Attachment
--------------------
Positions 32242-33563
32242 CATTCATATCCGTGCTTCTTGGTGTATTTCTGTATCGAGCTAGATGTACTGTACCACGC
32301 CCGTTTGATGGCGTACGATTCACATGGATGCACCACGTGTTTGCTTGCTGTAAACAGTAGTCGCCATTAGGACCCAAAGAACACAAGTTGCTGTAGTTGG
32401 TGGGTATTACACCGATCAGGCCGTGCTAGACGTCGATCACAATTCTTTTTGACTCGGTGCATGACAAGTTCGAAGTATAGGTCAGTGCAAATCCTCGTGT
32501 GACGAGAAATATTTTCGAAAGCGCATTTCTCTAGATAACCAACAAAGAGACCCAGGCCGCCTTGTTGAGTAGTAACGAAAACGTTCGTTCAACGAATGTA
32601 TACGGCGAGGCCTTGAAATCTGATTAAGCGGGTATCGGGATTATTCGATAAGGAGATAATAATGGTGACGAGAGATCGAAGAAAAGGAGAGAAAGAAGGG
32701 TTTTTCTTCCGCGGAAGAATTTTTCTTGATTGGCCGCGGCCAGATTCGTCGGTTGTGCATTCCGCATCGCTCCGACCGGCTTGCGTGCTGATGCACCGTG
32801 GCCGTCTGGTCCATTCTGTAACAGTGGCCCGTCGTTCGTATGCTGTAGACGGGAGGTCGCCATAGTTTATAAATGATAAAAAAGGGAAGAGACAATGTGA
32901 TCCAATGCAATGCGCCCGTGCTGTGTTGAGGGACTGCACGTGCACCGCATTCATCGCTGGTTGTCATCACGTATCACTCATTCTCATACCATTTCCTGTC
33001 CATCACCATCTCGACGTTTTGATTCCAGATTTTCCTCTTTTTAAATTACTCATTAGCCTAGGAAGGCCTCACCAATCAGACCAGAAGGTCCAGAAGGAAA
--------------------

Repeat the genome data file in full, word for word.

Positions 32242-33563
32242 CATTCATATCCGTGCTTCTTGGTGTATTTCTGTATCGAGCTAGATGTACTGTACCACGC
32301 CCGTTTGATGGCGTACGATTCACATGGATGCACCACGTGTTTGCTTGCTGTAAACAGTAGTCGCCATTAGGACCCAAAGAACACAAGTTGCTGTAGTTGG
32401 TGGGTATTACACCGATCAGGCCGTGCTAGACGTCGATCACAATTCTTTTTGACTCGGTGCATGACAAGTTCGAAGTATAGGTCAGTGCAAATCCTCGTGT
32501 GACGAGAAATATTTTCGAAAGCGCATTTCTCTAGATAACCAACAAAGAGACCCAGGCCGCCTTGTTGAGTAGTAACGAAAACGTTCGTTCAACGAATGTA
32601 TACGGCGAGGCCTTGAAATCTGATTAAGCGGGTATCGGGATTATTCGATAAGGAGATAATAATGGTGACGAGAGATCGAAGAAAAGGAGAGAAAGAAGGG
32701 TTTTTCTTCCGCGGAAGAATTTTTCTTGATTGGCCGCGGCCAGATTCGTCGGTTGTGCATTCCGCATCGCTCCGACCGGCTTGCGTGCTGATGCACCGTG
32801 GCCGTCTGGTCCATTCTGTAACAGTGGCCCGTCGTTCGTATGCTGTAGACGGGAGGTCGCCATAGTTTATAAATGATAAAAAAGGGAAGAGACAATGTGA
32901 TCCAATGCAATGCGCCCGTGCTGTGTTGAGGGACTGCACGTGCACCGCATTCATCGCTGGTTGTCATCACGTATCACTCATTCTCATACCATTTCCTGTC
33001 CATCACCATCTCGACGTTTTGATTCCAGATTTTCCTCTTTTTAAATTACTCATTAGCCTAGGAAGGCCTCACCAATCAGACCAGAAGGTCCAGAAGGAAA